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Books

Blue Night by Joan Didion

12 November 2011

10:00 AM

12 November 2011

10:00 AM

Blue Night Joan Didion

Fourth Estate, pp.188, 14.99

This is a raw, untidy, ragged book. Well, grief is all of those things. On the other hand, Didion wrote about the death of her husband in an iconic memoir, A Year of Magical Thinking, which apart from being raw was none of them. So she knows how it can be done.  That book was about the horribly sudden death of her husband, about shock and pain and then the confusion of bereavement and loss. But it was also a vivid portrait of the man himself.

‘One never knows when the blow may fall’, yet people have been surprisingly surprised that it fell again so quickly on Didion, when her adopted daughter Quintana, also died, a year later. But blows rain down relentlessly, not to say unfairly, on some individuals. Such as Job. Such as my blithely happy friend who then lost her teenage middle son, husband, and teenage younger son all very suddenly, within two years. It happens. That death is no respecter of persons should be obvious, but isn’t always.

If we were given a memoir not only of the death of Didion’s husband but of his life, his personality in The Year of Magical Thinking, we are not really given one of Quintana Roo — named after a place they found on a map — who remains a curiously unformed and shadowy figure throughout. Was this intentional? Did Didion realise that this is how her book would be? Why is it a portrait not of Quintana at all but of Didion herself, of her grief, and also of her accompanying terror of old age?

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I ask these questions because her book is full of questions, almost composed of them. She cannot make any sense of death and grief and old age, or relate them to life and the past, so she asks endless unanswerable questions. But she could have given us a memoir only of Quintana, her personality, her life, her death, and in doing so made some sense of it all. Quintana was real, was a whole and entire baby, child, young woman, had thoughts and attitudes and feelings, did things, achieved things. Yet she is always shadowy, Didion is always in the forefront, almost pushing her daughter aside. Was this intentional? If not, how could she have let it happen? If so, how could she ditto?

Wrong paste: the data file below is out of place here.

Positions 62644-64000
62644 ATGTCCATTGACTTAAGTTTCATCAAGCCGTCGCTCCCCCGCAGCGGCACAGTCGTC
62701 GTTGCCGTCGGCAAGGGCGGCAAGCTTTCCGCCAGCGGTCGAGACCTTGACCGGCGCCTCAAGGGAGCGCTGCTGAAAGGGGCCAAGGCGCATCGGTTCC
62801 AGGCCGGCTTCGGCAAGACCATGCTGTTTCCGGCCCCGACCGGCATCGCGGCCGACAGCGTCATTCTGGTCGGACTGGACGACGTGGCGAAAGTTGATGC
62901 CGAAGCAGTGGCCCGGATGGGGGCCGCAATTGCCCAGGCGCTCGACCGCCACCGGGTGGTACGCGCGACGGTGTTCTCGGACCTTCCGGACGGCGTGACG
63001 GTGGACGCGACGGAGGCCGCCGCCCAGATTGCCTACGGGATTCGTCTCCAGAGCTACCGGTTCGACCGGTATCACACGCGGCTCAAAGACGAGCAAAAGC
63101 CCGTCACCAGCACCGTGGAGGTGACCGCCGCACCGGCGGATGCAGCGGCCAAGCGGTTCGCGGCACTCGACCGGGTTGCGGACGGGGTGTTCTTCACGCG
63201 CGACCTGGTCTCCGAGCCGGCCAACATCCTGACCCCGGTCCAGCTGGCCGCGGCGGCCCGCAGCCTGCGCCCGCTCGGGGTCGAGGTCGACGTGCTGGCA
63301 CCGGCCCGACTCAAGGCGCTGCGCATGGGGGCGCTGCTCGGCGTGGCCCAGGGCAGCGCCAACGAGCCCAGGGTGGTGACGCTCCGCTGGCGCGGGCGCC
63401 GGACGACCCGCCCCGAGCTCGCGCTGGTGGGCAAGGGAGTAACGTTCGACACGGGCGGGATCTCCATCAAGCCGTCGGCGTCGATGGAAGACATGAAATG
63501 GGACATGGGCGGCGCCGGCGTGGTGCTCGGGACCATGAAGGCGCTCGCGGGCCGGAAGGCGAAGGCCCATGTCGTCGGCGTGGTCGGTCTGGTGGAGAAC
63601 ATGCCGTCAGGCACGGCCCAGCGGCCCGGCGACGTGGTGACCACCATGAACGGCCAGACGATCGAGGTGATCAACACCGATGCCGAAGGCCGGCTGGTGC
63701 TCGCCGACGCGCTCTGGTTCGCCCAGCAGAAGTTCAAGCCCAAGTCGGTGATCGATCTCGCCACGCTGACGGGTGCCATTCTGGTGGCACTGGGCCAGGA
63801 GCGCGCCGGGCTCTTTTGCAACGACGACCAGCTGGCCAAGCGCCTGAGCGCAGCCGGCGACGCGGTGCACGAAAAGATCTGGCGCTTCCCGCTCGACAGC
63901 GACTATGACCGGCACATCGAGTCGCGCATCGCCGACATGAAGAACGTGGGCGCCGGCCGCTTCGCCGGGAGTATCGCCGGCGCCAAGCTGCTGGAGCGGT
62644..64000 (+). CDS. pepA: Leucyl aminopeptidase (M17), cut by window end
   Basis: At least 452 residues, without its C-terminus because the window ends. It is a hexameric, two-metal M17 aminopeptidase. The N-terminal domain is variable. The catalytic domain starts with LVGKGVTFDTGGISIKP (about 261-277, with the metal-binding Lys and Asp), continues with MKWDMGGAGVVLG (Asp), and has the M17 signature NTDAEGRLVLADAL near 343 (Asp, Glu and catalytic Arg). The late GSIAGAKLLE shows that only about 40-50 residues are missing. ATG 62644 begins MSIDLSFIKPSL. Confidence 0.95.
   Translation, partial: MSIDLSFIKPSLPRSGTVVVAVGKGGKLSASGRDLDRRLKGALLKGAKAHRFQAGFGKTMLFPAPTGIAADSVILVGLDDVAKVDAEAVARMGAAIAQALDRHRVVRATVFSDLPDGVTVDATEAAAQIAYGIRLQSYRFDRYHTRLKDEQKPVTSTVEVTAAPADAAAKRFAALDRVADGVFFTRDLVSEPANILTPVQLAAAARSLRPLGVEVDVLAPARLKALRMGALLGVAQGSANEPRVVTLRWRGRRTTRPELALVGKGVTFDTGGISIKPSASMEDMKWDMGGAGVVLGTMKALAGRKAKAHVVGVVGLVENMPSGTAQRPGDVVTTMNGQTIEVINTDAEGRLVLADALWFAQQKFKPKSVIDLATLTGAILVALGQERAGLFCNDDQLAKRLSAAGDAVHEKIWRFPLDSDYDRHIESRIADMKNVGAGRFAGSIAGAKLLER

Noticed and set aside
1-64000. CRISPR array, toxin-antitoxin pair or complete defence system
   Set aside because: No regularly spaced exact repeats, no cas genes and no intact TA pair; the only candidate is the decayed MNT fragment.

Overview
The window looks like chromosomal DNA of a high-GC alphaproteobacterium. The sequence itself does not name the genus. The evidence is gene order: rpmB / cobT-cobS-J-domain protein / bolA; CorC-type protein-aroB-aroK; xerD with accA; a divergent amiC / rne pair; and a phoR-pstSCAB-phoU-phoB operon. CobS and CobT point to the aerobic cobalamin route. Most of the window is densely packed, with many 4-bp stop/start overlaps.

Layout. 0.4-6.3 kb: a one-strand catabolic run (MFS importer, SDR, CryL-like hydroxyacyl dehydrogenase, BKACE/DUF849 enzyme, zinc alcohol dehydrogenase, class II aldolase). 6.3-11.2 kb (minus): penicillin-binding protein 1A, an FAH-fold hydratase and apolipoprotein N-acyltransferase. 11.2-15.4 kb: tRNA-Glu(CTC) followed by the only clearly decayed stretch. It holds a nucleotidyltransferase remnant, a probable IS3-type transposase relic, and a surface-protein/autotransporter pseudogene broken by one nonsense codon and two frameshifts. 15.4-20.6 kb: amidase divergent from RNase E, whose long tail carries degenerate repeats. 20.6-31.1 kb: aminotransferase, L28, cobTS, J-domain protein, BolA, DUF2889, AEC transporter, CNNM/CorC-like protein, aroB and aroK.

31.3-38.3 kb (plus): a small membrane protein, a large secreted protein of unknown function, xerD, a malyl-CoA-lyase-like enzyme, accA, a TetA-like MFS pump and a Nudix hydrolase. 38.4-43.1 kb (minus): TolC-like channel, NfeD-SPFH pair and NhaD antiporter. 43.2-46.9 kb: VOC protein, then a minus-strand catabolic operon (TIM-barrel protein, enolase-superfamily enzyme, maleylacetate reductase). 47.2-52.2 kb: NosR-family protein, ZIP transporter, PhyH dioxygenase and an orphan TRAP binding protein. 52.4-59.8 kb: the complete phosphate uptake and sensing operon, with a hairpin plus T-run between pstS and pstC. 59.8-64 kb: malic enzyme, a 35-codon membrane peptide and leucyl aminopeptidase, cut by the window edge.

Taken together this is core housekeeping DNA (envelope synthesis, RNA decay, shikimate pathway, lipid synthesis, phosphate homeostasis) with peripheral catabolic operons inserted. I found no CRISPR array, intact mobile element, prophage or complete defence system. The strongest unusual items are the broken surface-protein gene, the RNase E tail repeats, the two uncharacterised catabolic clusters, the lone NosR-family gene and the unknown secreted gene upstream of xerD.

Once they are dead, beloved people become exceptional and untouchable and not only must we never speak ill of them, we must realise that there is no ill to speak. Dead sons and daughters immediately become the most beautiful, original, talented, clever, funny, wise, special children. Quintana was the most beautiful baby and a child full of profound ideas and sayings. Some would say that she was the typical only child who spent too much time in the company of unusual adults. With her film-maker parents she went the rounds of five-star hotels, studios and agents’ offices. She said pert, clever, unusual things. She was a bit like Alice in Wonderland. Or was she? We can’t really tell.

She had a melancholy, perhaps a depressive streak, which Didion stresses so often that we are sure that what she is leading up to is the account of Quintana’s inevitable suicide, so that I was taken aback to discover that she died of septicaemia after an entirely physical illness. Many children have dark thoughts about death, many children feel odd, most are anxious. Many adopted children search for their real parents. Quintana did, and found them, plus siblings. It was not a success. Is it ever?

She married, apparently happily, but her husband barely exists in the book except in name. I wanted to know more about him. But mainly I wanted Quintana to be brought alive in her mother’s words. That would have been her memorial. This disjointed, painful, author-centred book is not. Did Didion ever mean it to be? Was she always writing about herself, not about Quintana?

Well, what she wrote is what we have, and we must accept that. But it is legitimate to criticise the section which deals with the tragic death of Natasha Richardson, actress and old childhood friend of Quintana — the whole intricate family were close for many years. She says that Natasha’s brain haemorrhage after a fall in a ski resort ‘was never meant to happen’. The answer to that would be, for some, ‘How do we know?’ for others, ‘Of course it wasn’t.’ But whatever the solution to that eternal enigma, the account of Natasha’s death in this book, which is meant to be about Quintana, jars, and seems to have no place, though it had a place for Didion. That’s the problem, somehow.

Quintana’s death has not been changed ‘into something rich and strange’, and perhaps this book would have been better for Didion’s waiting for the sea-change before writing it. Did she fear that in that case she never would?
Who am I to say?

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